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Turn this year's refund into next year's tax credit

What if you could take this year’s tax refund, spend every dime, then get it all back, plus 30%? Impossible? Not at all.

By Stacy Johnson Mar 4, 2011 7:47PM

This post comes from Stacy Johnson at partner site Money Talks News.

 

Last year I wrote an article called Transform Last Year’s Tax Refund Into Next Year’s Tax Credit. That story was about how I invested my tax refund in a $5,000 high-efficiency central air conditioner: something that generated a cool $1,500 tax credit.

 

I’m happy to report that my new air conditioning unit has performed beyond my wildest expectations, doing a better job of cooling my Florida home while lowering my electric bills by an average of $100 a month. Even without the tax credit, that was a tax refund well spent. With the credit, it was a great investment.

 

Consider the cost/benefit: I spent $5,000 on something that definitely improved the value of my home, my quality of life and the planet. Soon, my entire investment will have been repaid: Uncle Sam is about to give me back $1,500, and I’ll be saving $1,200 a year on electricity.

 

The bad news: The $1,500 maximum credit for things like new air conditioning units expired Dec. 31, 2010.

 

The good news: There are other – and in some ways, even better – tax credits. I’ll start the explanation in the following news story: Check it out, then meet me on the side for more.

 

You can get a tax credit of 30% of whatever you spend on qualifying alternative-energy home improvements. Keep in mind that a tax credit reduces the money you actually owe, as opposed to a tax deduction, which only reduces the income you’re taxed on. 

 

The alternative energy tax credit is better than the one I took advantage of for a couple of reasons. First, rather than being capped at $1,500, this one has no cap: It’s 30% of whatever you spend. Second, it applies to improvements not just to your primary residence but also applies to second homes (but not rentals). Finally, it doesn’t expire until 2016.

 

But this credit also comes with at least one disadvantage, and it’s a biggie: You’re required to buy things that are less mainstream and often more expensive than an air conditioner. Instead, you’ll be looking at:

  • Geothermal heat pumps: A heat pump that uses the ground instead of outside air to provide heating, air conditioning and hot water. Here’s more information from Energy Star.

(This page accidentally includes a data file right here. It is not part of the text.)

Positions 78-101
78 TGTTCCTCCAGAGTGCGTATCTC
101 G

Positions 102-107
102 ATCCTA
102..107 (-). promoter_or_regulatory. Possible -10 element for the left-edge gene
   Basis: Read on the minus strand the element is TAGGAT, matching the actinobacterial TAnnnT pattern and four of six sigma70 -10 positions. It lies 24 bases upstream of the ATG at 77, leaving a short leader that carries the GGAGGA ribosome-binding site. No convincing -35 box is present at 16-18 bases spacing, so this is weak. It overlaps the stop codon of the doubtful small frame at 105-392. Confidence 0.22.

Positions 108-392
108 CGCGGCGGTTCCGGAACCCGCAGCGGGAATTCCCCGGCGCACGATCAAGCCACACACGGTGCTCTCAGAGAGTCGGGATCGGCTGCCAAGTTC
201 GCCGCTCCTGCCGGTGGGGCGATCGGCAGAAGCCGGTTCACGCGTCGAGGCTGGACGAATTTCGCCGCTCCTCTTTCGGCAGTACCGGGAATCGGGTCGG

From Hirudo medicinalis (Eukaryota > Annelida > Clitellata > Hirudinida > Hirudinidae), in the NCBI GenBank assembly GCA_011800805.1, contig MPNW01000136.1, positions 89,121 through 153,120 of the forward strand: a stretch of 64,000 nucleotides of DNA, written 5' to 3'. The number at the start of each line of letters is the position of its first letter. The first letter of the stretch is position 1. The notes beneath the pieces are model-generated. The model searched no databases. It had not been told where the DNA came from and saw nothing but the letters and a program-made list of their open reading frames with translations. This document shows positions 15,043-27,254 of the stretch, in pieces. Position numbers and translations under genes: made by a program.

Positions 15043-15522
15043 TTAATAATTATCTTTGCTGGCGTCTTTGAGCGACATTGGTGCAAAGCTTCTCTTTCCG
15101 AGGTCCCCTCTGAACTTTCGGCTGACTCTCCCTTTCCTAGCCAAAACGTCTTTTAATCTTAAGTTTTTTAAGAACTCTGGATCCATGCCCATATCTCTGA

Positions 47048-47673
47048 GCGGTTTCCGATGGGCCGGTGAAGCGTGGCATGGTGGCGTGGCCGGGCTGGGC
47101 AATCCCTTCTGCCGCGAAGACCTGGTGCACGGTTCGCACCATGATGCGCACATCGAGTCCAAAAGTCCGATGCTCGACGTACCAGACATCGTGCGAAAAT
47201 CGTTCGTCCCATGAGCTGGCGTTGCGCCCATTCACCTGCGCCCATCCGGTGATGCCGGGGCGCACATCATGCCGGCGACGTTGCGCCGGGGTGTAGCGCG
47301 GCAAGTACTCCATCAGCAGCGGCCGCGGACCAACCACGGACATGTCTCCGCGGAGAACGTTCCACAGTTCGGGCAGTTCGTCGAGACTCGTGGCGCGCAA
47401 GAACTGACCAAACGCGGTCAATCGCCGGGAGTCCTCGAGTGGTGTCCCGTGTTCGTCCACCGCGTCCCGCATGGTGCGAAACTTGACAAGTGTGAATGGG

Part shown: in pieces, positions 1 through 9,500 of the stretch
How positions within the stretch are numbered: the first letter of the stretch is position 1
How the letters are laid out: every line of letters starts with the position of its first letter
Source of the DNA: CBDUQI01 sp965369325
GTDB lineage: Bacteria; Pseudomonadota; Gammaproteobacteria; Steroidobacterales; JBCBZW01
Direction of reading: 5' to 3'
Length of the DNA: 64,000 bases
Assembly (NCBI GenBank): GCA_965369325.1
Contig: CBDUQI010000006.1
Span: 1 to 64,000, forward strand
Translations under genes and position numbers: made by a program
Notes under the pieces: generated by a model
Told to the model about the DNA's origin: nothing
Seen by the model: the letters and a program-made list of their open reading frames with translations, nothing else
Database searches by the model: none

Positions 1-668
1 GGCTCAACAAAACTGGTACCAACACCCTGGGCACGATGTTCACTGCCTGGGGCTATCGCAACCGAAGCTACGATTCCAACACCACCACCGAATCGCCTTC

• Wind turbines: A turbine that converts wind energy into electricity that ties into your house’s electrical system.
  • Solar water heaters: A water heater that uses the sun’s energy to heat water. Here are the models that qualify.
  • Solar panels or photovoltaic systems: Solar cells that capture the sun’s energy and convert it into electricity.

Even with a fat tax credit, that’s a pretty restrictive list, so just because you can doesn’t mean you should.

 

The improvement with the highest cost/benefit ratio is probably the solar water heater – they can be had for as little as $4,000 and, as you heard in the video, can shave 20% off your monthly electric bill. On the other end of the spectrum, a photovoltaic system that can power your entire house can easily cost 10 times that amount.

 

To see what qualifies for tax credits, visit the Energy Star website. There are lots of restrictions on which products qualify, as well as other details you need to know. For example, when it comes to solar water heaters, at least half the energy used to heat your home’s water must be from solar, and the credit doesn’t apply to heating swimming pools or hot tubs.

 

There are also more conventional products that can earn you smaller credits. The air conditioning system I bought, for instance, no longer earns a credit of up to $1,500: But it does still earn a credit of up to $300. Check this page of Energy Star’s website for information on other credits.

 

Depending on where you live and what you buy, your state, power company and/or the item's manufacturer may offer incentives as well. Dealers should know what’s available in your neighborhood, but here are other places you can check:

If you’ve been thinking about increasing your energy efficiency or reducing your carbon footprint and electric bill, using your tax refund to fund your project might be a bright idea. It’s a way to get your refund, spend it, earn 30% on it and make every penny back over time.

 

More stories from Money Talks News and and MSN Money:

VIDEO ON MSN MONEY

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